Ricardo Eusebi (Texas A&M University)
Mitchell Institute for Fundamental Physics & Astronomy
College Station, Texas 77843
The discovery of the Higgs boson by the CMS and ATLAS experiments at the Large Hadron Collider gave the first experimental insight into the mechanism of mass generation for fundamental particles. Since then the Higgs field behavior was found to match very well with theoretical predictions. While this is encouraging, a bigger picture is still missing.
The mechanism does not predict the mass of fundamental particles; why are they what they are? In addition, several theories use and extend this mechanism beyond the minimal necessary working conditions, predicting a particle spectrum of scalar Higgs bosons and even more exotic particles. Is nature working on these minimal conditions? Are there more Higgs bosons to be found?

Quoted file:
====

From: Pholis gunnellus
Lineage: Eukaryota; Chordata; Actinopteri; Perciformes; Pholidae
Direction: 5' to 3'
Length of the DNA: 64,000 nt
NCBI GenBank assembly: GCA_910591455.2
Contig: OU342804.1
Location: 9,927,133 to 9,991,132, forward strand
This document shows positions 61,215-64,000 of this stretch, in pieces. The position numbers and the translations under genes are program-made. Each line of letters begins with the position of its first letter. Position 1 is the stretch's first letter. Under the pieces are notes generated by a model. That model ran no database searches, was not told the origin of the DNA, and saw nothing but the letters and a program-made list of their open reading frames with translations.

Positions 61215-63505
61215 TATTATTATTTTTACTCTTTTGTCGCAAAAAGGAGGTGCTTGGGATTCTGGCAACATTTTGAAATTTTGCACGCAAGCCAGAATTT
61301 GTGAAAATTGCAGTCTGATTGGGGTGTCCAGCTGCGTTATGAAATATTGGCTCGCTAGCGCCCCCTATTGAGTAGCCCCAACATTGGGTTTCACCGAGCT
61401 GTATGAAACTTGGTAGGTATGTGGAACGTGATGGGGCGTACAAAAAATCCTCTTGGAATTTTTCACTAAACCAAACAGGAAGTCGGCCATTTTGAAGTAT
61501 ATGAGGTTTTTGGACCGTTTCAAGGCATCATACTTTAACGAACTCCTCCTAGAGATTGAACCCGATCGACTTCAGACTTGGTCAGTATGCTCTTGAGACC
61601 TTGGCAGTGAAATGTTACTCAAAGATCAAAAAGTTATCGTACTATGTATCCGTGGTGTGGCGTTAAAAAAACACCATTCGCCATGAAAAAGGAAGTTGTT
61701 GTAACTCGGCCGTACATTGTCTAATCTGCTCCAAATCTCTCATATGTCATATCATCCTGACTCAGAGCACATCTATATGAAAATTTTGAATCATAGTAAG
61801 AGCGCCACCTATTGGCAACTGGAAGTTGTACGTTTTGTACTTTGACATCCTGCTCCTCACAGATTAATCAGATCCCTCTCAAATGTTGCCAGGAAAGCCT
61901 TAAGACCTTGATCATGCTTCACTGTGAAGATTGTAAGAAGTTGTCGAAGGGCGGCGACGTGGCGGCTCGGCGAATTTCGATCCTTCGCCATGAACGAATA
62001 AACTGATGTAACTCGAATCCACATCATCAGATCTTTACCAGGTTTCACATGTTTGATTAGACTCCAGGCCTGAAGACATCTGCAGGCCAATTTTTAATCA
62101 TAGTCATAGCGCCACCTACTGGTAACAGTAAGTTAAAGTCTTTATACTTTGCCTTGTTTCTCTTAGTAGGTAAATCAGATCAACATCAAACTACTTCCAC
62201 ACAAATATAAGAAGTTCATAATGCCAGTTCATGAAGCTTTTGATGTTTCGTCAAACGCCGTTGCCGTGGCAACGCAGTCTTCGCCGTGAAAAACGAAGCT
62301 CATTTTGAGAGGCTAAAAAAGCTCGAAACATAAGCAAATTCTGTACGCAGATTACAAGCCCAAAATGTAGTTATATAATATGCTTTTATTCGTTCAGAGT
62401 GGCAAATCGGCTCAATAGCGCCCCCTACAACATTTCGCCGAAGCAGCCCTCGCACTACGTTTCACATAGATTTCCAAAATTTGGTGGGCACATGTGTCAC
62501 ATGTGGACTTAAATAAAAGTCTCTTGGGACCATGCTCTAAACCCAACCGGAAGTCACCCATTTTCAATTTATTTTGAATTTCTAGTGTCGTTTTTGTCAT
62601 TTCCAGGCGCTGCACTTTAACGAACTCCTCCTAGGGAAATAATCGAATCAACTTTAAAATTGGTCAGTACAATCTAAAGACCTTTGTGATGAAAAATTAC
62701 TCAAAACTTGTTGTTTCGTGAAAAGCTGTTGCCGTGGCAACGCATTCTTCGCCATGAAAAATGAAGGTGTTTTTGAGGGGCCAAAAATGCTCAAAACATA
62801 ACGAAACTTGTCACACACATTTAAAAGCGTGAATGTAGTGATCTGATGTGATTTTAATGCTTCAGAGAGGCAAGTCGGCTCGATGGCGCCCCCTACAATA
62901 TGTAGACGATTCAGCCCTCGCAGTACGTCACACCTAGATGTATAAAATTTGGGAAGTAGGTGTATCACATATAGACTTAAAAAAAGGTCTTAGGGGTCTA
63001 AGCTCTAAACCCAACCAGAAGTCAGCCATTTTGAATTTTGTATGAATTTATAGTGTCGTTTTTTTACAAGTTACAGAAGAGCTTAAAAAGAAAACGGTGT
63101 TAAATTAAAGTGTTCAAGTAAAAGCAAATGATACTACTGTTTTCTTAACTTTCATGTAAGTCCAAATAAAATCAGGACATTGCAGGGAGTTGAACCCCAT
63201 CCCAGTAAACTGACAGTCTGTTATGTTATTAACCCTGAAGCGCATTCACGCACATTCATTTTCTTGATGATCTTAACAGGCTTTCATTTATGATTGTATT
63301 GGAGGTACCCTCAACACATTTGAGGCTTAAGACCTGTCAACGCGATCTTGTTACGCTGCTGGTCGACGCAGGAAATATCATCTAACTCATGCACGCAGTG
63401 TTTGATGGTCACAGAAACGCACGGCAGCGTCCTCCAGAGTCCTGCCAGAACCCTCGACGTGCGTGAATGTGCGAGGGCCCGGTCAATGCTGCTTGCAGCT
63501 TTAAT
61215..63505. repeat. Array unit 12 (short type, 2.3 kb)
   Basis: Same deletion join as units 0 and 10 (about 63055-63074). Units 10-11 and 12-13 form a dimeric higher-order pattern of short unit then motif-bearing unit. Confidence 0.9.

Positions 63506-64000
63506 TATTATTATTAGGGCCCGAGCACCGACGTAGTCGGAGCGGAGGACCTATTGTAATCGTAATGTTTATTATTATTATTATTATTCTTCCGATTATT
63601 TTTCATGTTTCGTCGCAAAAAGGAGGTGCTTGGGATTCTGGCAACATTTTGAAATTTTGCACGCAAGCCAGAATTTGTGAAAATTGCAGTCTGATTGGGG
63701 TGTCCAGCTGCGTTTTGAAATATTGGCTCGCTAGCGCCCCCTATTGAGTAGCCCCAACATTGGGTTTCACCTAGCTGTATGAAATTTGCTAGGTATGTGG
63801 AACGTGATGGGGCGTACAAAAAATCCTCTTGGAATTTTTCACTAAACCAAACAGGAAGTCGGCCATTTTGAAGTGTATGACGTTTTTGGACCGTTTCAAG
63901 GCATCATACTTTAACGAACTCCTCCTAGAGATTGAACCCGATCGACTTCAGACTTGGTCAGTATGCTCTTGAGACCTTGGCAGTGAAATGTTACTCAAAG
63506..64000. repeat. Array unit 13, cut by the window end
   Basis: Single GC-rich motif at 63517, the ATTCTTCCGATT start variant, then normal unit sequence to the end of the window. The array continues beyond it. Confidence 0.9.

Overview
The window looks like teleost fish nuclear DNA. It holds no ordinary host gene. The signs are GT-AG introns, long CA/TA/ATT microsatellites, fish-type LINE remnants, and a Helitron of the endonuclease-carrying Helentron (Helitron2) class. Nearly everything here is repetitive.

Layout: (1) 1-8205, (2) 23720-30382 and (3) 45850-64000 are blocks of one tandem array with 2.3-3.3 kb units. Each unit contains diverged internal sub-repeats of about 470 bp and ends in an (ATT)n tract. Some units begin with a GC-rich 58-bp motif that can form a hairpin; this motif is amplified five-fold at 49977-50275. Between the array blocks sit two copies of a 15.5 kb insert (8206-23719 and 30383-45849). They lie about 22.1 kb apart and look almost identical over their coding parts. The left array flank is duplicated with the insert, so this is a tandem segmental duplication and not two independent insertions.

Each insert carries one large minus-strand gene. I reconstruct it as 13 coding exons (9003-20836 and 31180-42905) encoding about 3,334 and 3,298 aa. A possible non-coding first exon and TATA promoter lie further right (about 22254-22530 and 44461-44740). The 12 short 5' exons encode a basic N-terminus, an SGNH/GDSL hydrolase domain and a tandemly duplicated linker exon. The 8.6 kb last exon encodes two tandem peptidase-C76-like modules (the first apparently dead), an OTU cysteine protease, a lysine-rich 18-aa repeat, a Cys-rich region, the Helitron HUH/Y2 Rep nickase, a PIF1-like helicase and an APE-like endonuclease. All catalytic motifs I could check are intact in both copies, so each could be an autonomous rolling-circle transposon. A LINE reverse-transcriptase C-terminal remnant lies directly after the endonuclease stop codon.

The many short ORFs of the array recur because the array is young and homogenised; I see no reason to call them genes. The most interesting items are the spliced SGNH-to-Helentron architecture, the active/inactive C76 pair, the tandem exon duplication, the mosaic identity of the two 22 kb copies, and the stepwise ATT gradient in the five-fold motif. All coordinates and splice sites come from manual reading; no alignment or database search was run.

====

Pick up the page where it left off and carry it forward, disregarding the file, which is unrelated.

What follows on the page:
This talk will summarize the latest results on Higgs properties from the CMS experiment, the recent results in the search for the bigger picture with emphasis on those analysis lead by my group at TAMU.
The theory that describes the origin of mass from the fundamental laws of physics is not fully understood yet and the variety of questions that remain make it clear that the discovery of the Higgs boson could just have been the tip of the iceberg.
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